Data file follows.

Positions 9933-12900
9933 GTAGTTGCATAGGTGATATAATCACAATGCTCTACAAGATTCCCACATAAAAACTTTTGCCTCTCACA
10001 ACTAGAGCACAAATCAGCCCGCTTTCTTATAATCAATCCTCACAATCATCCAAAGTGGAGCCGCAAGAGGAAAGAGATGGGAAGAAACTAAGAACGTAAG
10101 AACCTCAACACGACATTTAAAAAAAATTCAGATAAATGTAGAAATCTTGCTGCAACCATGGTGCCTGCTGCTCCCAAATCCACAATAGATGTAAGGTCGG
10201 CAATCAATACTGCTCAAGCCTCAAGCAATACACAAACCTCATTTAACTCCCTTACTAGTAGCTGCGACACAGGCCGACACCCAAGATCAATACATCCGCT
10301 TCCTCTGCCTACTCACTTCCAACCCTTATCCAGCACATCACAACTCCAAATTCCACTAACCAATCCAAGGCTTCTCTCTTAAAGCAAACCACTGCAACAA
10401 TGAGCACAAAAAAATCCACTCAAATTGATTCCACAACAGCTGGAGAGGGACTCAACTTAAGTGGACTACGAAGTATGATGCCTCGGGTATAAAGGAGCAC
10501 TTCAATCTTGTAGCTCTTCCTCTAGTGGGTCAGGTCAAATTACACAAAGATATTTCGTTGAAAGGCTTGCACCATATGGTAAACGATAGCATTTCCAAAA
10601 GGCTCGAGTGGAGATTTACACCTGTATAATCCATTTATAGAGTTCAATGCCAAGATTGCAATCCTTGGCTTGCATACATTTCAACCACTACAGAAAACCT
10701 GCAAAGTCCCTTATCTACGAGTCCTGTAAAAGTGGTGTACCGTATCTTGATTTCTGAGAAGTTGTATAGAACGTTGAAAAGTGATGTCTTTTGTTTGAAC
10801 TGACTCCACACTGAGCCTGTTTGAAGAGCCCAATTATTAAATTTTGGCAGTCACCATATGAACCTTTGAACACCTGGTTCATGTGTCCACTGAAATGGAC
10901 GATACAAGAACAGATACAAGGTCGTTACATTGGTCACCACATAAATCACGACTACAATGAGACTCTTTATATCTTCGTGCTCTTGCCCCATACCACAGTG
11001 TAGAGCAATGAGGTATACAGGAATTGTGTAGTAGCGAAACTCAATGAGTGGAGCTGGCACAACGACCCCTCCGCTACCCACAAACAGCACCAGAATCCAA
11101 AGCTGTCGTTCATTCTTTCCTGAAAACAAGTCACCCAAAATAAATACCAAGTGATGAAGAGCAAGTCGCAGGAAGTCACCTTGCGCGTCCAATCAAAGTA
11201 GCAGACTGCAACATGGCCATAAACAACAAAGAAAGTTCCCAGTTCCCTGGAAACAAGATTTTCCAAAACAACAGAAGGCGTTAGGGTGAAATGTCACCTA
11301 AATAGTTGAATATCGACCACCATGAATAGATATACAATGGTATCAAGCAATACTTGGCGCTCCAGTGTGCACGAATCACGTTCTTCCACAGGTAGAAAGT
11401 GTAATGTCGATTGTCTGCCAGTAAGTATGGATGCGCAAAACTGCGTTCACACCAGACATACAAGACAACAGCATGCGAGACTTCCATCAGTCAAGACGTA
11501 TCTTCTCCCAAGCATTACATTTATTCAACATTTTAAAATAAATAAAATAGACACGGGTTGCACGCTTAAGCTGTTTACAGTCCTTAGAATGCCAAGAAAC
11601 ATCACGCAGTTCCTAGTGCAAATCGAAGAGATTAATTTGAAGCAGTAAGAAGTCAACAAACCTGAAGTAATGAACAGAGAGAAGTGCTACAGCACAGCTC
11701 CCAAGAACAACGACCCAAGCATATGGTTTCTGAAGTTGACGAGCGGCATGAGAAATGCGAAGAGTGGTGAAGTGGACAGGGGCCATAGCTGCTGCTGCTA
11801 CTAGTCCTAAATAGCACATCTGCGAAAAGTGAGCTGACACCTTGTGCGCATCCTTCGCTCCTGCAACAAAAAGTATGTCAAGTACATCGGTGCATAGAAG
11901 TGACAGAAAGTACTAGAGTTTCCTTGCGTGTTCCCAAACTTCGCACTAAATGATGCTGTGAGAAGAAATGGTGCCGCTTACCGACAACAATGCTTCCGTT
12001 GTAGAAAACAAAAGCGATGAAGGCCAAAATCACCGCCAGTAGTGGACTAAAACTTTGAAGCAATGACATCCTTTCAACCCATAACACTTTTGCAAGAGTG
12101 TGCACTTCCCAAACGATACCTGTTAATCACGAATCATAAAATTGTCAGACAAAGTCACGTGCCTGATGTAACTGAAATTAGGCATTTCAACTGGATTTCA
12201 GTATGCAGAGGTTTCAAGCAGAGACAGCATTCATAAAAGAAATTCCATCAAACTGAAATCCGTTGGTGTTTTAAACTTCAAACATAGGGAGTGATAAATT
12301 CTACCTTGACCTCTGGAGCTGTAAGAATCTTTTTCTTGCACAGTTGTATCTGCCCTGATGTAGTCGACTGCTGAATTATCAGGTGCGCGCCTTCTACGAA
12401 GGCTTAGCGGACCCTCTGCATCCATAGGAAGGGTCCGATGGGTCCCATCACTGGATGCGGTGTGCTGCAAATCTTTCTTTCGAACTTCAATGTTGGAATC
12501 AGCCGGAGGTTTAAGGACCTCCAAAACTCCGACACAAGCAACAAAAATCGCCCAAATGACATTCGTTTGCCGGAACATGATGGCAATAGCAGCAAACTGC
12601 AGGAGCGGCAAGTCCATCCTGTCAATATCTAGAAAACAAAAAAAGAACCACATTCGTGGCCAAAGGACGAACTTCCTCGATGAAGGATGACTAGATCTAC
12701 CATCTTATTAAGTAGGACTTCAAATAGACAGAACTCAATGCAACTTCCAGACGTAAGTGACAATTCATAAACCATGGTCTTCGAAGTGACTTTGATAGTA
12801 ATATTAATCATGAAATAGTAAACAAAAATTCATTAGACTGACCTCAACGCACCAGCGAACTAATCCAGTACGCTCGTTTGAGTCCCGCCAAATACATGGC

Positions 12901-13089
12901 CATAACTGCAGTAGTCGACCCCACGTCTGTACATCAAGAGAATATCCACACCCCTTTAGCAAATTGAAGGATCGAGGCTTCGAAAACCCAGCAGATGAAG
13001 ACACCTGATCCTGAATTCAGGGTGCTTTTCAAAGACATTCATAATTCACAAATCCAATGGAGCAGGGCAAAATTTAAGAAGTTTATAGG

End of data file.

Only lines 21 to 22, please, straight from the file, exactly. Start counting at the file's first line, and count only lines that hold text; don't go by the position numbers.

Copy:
11801 CTAGTCCTAAATAGCACATCTGCGAAAAGTGAGCTGACACCTTGTGCGCATCCTTCGCTCCTGCAACAAAAAGTATGTCAAGTACATCGGTGCATAGAAG
11901 TGACAGAAAGTACTAGAGTTTCCTTGCGTGTTCCCAAACTTCGCACTAAATGATGCTGTGAGAAGAAATGGTGCCGCTTACCGACAACAATGCTTCCGTT